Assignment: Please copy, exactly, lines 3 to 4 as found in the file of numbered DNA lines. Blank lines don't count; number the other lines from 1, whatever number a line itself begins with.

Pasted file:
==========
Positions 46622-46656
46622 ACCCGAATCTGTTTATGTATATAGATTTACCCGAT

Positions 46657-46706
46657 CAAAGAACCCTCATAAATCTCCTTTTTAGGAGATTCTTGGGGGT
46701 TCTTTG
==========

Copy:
Positions 46657-46706
46657 CAAAGAACCCTCATAAATCTCCTTTTTAGGAGATTCTTGGGGGT